Controversial people-rating app Peeple goes live, has a plan to profit from users’ negative reviews

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Peeple, the controversial people-rating application that lets its users rate and review anyone, is not a hoax or vaporware, as many suspected following the media backlash surrounding the unveiling of the company’s intentions last fall. The Washington Post even called the app “terrifying,” given that the app didn’t plan to allow users to opt out of being reviewed — a feature that remains in the version that launched this week.

With the app’s debut, the company is trying to present itself as having a more positive aim and image, with gestures toward anti-bullying and settings for hiding unwanted recommendations. However, there are still valid concerns that the company is planning to profit by selling access to the hidden negative reviews left on its platform.

In case you missed it the first time around, the Calgary-based startup comes from Julia Cordray and Nicole McCullough — both non-technical founders who outsourced the app’s development to Y Media Labs. The app was described as a “Yelp for humans.” That is, you can sign up to leave reviews of anyone you know — from co-workers and bosses to exes and friends or even local service pros.

McCullough’s LinkedIn profile said she was inspired to create Peeple as a means of vetting people, like contractors, babysitters or neighbors. Of course, services for rating professionals and businesses, including Google’s business reviews, Yelp, ZocDoc, Angie’s List and others have existed for some time. Peeple’s differentiator was that it wanted to venture into the personal space, as well.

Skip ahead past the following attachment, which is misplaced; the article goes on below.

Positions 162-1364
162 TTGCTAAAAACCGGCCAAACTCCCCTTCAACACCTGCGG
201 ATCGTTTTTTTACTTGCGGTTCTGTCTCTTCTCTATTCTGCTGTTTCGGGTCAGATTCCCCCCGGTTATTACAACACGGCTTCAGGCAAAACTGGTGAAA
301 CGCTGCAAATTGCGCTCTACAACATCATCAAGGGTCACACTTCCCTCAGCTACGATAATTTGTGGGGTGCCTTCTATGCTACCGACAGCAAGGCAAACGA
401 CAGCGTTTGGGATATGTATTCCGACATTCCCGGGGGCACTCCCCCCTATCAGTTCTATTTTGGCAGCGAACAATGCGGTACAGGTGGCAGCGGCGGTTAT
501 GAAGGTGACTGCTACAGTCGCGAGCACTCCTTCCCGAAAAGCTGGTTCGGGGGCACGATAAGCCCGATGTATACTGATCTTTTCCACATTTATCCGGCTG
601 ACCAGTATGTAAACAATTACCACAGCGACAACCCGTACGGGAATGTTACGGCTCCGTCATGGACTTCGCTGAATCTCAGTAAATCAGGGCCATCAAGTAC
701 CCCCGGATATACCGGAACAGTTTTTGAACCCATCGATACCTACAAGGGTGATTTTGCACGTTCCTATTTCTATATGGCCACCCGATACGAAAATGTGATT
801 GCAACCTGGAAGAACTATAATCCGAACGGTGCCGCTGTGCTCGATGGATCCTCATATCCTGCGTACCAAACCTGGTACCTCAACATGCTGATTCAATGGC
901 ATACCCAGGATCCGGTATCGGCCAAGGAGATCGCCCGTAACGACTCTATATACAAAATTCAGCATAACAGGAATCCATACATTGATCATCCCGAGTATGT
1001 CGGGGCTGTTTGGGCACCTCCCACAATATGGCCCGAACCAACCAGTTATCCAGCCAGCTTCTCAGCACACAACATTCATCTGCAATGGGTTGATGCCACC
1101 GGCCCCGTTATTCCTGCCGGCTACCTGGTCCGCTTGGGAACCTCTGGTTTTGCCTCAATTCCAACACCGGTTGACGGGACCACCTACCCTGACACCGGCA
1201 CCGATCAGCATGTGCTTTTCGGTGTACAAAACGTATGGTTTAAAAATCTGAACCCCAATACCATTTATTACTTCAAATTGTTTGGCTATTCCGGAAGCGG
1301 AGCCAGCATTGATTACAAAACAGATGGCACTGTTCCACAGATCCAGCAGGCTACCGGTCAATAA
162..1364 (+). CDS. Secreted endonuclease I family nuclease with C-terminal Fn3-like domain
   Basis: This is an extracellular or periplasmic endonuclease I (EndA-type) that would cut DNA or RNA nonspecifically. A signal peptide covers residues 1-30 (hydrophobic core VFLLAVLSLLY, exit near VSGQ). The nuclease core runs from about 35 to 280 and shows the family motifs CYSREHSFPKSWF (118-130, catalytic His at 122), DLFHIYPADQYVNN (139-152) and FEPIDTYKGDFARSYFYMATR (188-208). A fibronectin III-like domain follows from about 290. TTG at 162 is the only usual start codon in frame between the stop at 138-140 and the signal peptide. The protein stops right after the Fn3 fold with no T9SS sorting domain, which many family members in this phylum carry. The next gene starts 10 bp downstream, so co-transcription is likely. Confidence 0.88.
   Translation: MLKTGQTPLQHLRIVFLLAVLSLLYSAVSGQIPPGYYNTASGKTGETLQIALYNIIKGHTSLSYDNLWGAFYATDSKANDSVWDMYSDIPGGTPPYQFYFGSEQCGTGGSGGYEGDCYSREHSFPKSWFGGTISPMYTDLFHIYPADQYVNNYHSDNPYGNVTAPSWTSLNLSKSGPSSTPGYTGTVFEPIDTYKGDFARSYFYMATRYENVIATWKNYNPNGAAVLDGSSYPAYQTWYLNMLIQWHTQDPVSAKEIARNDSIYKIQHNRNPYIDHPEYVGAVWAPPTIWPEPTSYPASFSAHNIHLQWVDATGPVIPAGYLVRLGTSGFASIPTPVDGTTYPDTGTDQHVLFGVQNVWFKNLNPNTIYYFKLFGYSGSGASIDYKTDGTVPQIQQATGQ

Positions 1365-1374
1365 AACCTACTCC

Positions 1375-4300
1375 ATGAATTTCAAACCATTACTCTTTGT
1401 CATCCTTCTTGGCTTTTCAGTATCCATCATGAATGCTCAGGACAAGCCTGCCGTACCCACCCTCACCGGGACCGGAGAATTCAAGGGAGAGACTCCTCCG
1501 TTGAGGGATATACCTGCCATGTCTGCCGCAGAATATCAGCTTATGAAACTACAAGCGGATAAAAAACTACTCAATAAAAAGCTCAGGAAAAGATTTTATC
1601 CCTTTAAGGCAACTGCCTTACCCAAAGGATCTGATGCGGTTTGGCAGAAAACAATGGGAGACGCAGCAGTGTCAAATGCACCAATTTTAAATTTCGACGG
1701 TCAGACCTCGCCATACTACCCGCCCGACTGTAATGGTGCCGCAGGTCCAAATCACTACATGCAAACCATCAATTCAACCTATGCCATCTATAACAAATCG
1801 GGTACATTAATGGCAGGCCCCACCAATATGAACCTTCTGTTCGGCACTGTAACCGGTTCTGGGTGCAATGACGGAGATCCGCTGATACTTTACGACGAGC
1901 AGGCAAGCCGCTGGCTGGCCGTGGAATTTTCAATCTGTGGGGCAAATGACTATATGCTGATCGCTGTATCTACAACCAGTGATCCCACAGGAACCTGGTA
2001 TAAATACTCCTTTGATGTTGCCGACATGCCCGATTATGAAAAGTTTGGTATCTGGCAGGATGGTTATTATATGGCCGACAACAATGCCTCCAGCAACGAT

It was unclear at the time if the founders were genuinely naive of the problems such an app could incite, or if they were smartly playing up the “all press is good press” angle to encourage viral buzz about the service.

But when the app didn’t launch as expected in late 2015, it was written off as vapor and simply forgotten.

Now Peeple has actually gone live.

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In a press release, the founders wrote of how much they were harassed following the bad press the app received, which they said was “ironic” as the complaints involved concerns about the potential for cruel bullying, threats and abuse that could take place on its platform.

The company also said it made several changes in light of those concerns, including giving users full control over what goes on their profile, offering the ability to deactivate their profile and more. The company noted, too, that “no one can add you to the app” — making it sound as if being reviewed on Peeple is an opt-in experience.

That’s not entirely true, however.

Peeple’s own website says you can still write “recommendations” (i.e. reviews, but not necessarily positive ones) for anyone who’s not on the app, then choose to invite that person to join Peeple.

In other words, even if you’re not participating, someone could write your review. Sure, that review might not be public, but it exists in a digital format on the company’s servers.

If you choose to join Peeple, you can decide which reviews appear on your profile.

The Truth License — a way to buy access to negative reviews

The concerning aspect to Peeple is that it’s considering offering access to these hidden and negative reviews as a paid subscription.


Called the “Truth License,” Peeple says that paying users would be able to read anything that has been written about a person, whether or not the person published the reviews on their profile.